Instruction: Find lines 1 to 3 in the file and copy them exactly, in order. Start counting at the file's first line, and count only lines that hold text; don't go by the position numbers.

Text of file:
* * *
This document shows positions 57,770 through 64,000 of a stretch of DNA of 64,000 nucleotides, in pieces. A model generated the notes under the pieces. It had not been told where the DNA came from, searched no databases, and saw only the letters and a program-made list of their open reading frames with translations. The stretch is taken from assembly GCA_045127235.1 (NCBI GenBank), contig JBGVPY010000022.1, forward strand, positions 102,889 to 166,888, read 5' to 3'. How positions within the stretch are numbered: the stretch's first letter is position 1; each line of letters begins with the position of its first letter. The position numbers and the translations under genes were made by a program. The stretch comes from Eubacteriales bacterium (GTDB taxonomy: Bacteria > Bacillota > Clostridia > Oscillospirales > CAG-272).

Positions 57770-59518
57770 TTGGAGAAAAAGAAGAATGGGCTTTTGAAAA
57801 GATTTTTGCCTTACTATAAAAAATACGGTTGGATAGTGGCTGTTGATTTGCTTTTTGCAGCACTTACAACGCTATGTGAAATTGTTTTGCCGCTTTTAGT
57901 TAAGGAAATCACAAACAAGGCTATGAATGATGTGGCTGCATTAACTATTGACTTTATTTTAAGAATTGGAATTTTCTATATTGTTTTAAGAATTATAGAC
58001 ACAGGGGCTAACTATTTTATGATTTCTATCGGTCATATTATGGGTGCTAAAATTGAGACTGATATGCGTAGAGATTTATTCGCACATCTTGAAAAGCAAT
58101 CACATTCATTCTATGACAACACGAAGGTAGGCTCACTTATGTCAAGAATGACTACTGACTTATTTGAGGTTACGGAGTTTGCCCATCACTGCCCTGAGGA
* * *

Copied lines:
This document shows positions 57,770 through 64,000 of a stretch of DNA of 64,000 nucleotides, in pieces. A model generated the notes under the pieces. It had not been told where the DNA came from, searched no databases, and saw only the letters and a program-made list of their open reading frames with translations. The stretch is taken from assembly GCA_045127235.1 (NCBI GenBank), contig JBGVPY010000022.1, forward strand, positions 102,889 to 166,888, read 5' to 3'. How positions within the stretch are numbered: the stretch's first letter is position 1; each line of letters begins with the position of its first letter. The position numbers and the translations under genes were made by a program. The stretch comes from Eubacteriales bacterium (GTDB taxonomy: Bacteria > Bacillota > Clostridia > Oscillospirales > CAG-272).

Positions 57770-59518
57770 TTGGAGAAAAAGAAGAATGGGCTTTTGAAAA